Hi, love this article! It was a really fun and informative read. Dumb question , but in this sentence “du hörst ein rascheln und bemerkst dass sich hinter einem baum etwas bewegt”, we have an instance of bemerken + sich. But it doesn’t sound like the character who notices the rustling is storing the memory for later recall? Can anyone help with what is happening here?

Last edited 3 months ago by Anonymous
3 months ago
Reply to  Emanuel

Oooooohhhhh, thank you, thank you, thank you!!!

2 years ago

Hey guys,
Love the website, you explain the language so well! You mentioned in this article that there are 5 ways to translate the verb to remember in German. What are the options besides errinern and merken?

2 years ago
Reply to  Emanuel

Thanks for the quick and detailed reply! Can you use any of the other verbs for the imperative except vergessen nicht?

9 months ago
Reply to  tompegrum

You can certainly say “Denk an deinen Termin morgen!”. I can’t think of any way to use “noch wissen” in the imperative. (You can’t really do an imperative with “still” in English either.)

2 years ago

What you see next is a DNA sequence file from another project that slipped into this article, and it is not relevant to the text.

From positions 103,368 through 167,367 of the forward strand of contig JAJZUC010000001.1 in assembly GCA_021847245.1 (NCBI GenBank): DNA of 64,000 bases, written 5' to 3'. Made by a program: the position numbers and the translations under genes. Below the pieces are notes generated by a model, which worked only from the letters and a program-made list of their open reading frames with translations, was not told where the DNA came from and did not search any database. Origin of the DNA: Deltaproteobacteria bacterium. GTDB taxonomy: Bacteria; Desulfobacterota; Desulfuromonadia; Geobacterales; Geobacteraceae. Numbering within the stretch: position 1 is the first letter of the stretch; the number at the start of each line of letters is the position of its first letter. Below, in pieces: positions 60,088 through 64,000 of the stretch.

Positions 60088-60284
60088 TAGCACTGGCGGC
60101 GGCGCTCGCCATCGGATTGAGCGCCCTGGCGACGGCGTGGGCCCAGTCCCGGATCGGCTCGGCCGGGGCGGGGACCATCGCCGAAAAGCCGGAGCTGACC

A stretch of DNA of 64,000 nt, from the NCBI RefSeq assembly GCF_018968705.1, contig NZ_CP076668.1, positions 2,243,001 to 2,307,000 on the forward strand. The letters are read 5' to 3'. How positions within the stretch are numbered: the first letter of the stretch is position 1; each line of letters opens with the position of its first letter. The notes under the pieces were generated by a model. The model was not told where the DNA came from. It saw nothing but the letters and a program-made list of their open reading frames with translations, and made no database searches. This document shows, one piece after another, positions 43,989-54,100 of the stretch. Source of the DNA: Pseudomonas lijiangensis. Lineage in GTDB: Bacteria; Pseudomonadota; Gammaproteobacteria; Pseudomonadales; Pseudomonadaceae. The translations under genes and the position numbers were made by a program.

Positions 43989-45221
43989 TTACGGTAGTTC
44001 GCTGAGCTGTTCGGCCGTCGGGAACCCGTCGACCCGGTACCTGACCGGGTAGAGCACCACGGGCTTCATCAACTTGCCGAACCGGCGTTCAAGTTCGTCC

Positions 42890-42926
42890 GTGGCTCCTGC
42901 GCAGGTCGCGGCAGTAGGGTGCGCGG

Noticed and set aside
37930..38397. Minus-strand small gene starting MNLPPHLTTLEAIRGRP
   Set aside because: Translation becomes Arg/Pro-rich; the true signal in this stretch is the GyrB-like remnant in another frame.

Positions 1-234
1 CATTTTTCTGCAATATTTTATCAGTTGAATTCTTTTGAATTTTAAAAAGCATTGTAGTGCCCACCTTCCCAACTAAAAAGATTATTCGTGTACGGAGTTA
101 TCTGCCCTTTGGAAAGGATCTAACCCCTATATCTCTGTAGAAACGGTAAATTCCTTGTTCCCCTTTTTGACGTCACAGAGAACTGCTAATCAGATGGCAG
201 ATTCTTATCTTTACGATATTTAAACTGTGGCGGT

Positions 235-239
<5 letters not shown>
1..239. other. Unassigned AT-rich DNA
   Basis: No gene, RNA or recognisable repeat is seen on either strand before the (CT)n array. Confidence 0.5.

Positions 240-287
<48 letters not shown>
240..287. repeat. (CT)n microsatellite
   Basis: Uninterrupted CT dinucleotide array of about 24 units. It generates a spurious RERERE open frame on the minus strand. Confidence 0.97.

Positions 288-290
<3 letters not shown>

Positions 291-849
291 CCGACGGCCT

Hi Emanuel –

Großartiger Artikel! Ich habe den folgenden Satz gelesen:

Und auch das Brandenburger Tor haben sich die Besucher gemerkt.

Sie benutzen “sich merken” in der Vergangenheitsform. Ohne Kontext ist er vielleicht schwer zu übersetzen, aber so, wie er steht, würdest du ihn so übersetzen: Sie haben das Brandenburger Tor in Erinnerung behalten?

G man
G man
3 years ago

Great site but the forced humor is extremely cringy.

4 years ago

Amidst merken/bemerken/feststellen in the “realize” constellation, where would you put “sich klar werden”? E.g., “Mir wurde gerade klar, dass…”

4 years ago
Reply to  MichaelVG

I should add: I’ve heard that on TV, but I hear “ich hab gerade festgestellt” fairly often in person. Is the other one literally like saying “it became clear to me” in English? (IE, a big deal, kind of dramatic-sounding).

4 years ago


A quick question.

Ich merke, dass du schlechte Laune hast.
I sense that you are in a bad mood.

is ok, but

Ich merke deinen Ärger.
I sense your anger

Is not?

I don’t understand,, are they not essentially saying the same thing? Also is a bad mood not subjective, is that really stating a fact….Maybe thats a bit philosophical but I have definitely had people ask me why I was in a bad mood, when I wasn’t at all (concentrating, tired etc)..

5 years ago

Hello! Thank you for writing a very helpful post!
I would like to ask the difference between ‘bemerken’ vs ‘anmerken’? I read about ‘anmerken’ means ‘to notice or to see something in someone’. It sounds similar to ‘bemerken’ to me because it seems like ‘anmerken’ is also ‘noticing something in a short time’?